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Chrome’s new update will warn people of mobile subscription scams

Chrome 71 is shaping up nicely.

Google chrome
Image: TSRselect

Starting with the next version of Chrome, called Chrome 71, the browser will warn you before you ‘accidentally’ sign up for a subscription service.

This new feature will primarily target mobile websites that require visitors to enter their phone number before viewing content. Popup prompts like these can lead to premium charges showing up on your phone bill, which is bound to raise a few eyebrows from your significant other. This charge can turn up even if you don’t explicitly agree to it.

Apparently, this is a widespread problem

Google says that this is a very real problem, with millions of people monthly stumbling onto pages that hide their mobile subscription information like this. That leads to accidental signups for premium texting services and other unwanted plans that add additional charges to your phone bill.

Google is taking a stand against those sites, by implementing new best practices that will make clear some of the details those sketchy sites are trying to hide.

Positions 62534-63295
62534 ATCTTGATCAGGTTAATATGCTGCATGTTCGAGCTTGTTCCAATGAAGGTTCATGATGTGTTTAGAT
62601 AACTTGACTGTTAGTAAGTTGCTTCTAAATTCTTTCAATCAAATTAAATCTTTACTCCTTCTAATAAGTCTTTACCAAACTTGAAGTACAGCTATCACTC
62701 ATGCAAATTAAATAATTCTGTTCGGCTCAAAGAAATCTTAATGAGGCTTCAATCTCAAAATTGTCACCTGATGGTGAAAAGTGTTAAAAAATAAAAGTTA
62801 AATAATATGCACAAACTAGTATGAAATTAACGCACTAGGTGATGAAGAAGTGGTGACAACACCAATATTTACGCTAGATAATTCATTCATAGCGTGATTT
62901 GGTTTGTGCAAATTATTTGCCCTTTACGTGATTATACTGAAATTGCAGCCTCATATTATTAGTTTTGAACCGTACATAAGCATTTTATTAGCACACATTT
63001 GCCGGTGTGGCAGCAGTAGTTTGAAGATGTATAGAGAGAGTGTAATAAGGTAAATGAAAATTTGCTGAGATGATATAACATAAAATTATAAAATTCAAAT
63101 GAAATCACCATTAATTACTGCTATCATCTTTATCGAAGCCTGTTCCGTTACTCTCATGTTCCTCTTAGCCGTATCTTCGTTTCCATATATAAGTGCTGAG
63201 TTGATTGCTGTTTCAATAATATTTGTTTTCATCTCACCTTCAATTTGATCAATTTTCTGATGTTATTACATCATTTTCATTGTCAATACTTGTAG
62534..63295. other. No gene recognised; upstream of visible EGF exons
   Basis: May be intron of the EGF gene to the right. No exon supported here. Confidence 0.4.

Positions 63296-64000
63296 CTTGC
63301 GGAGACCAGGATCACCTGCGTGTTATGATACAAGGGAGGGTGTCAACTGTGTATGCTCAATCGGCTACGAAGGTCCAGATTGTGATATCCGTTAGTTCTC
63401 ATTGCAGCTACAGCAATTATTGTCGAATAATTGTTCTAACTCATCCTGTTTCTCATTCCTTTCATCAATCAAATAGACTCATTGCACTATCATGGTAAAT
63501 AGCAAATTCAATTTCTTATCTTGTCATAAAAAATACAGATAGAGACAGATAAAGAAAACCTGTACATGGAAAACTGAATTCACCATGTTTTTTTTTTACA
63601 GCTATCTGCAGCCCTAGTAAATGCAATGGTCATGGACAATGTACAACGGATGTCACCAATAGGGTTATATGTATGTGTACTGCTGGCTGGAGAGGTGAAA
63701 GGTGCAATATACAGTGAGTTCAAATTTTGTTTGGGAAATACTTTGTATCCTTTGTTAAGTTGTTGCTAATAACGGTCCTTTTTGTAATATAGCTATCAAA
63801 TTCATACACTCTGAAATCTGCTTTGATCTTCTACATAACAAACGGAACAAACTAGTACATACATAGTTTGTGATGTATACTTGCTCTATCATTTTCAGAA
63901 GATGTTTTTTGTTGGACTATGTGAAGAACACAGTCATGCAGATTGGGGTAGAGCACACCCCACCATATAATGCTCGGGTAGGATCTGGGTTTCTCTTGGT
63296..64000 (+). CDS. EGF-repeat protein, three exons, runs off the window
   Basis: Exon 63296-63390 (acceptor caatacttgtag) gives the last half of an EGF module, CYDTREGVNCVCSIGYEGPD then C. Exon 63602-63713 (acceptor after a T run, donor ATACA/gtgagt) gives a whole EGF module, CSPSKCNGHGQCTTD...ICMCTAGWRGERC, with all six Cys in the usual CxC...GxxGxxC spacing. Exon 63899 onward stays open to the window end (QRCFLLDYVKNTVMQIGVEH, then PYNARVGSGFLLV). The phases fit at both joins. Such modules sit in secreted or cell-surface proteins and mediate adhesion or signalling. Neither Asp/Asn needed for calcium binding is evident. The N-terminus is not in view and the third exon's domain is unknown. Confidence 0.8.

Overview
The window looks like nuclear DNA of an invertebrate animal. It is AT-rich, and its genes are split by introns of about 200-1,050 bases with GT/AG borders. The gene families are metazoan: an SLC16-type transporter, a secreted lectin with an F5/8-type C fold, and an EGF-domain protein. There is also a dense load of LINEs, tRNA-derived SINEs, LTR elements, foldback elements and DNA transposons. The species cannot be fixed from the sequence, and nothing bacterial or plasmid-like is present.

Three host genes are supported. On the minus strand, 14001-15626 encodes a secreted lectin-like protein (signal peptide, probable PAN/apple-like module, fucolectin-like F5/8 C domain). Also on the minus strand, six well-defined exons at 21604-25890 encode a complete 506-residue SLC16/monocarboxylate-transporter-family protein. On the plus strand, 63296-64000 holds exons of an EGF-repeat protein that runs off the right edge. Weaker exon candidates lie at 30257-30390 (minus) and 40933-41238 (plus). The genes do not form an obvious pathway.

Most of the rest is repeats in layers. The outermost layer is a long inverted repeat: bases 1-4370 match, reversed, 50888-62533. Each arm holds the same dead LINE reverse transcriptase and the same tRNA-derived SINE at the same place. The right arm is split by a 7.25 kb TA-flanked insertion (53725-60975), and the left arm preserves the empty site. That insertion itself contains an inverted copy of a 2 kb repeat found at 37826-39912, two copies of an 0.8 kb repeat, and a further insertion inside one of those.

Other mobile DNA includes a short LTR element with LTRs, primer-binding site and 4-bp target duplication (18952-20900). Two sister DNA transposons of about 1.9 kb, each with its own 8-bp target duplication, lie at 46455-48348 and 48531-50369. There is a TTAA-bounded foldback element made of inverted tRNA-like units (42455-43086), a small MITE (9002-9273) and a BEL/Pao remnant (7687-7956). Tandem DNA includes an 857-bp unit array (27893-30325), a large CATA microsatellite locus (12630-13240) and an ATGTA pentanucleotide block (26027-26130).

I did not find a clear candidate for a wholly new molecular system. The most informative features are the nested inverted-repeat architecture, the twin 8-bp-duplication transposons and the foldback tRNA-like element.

What does this mean for websites and users?

Google will start asking sites to make billing information, including pricing and recurrence, visible and obvious to the user during the signup process. Also, fee structures need to be in a clearly laid out manner so there are no confusions about payments.

Chrome 71

Image: Google

If you’re on a site that fails to meet those new requirements, you’ll end up with a  warning page that Chrome will display before letting users sign up or submit any information. Google will also notify the webmasters of those sketchy sites so they can fix up their site and make charges clear. Otherwise, Google will treat them as a potentially malicious site and show the warning.

We’ll have to wait until sometime in December for Chrome 71 to arrive and the new standards and warning systems for unclear subscription services. That major update will also bring the hammer down on deceptive ads.

Nice looking out, Google.

Excited for the release of Chrome 71? Have you ever been tricked by one of these websites? Let us know in the comments.

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Maker, meme-r, and unabashed geek with nearly half a decade of blogging experience. If it runs on electricity (or even if it doesn't), Joe probably has one around his office somewhere. His hobbies include photography, animation, and hoarding Reddit gold.

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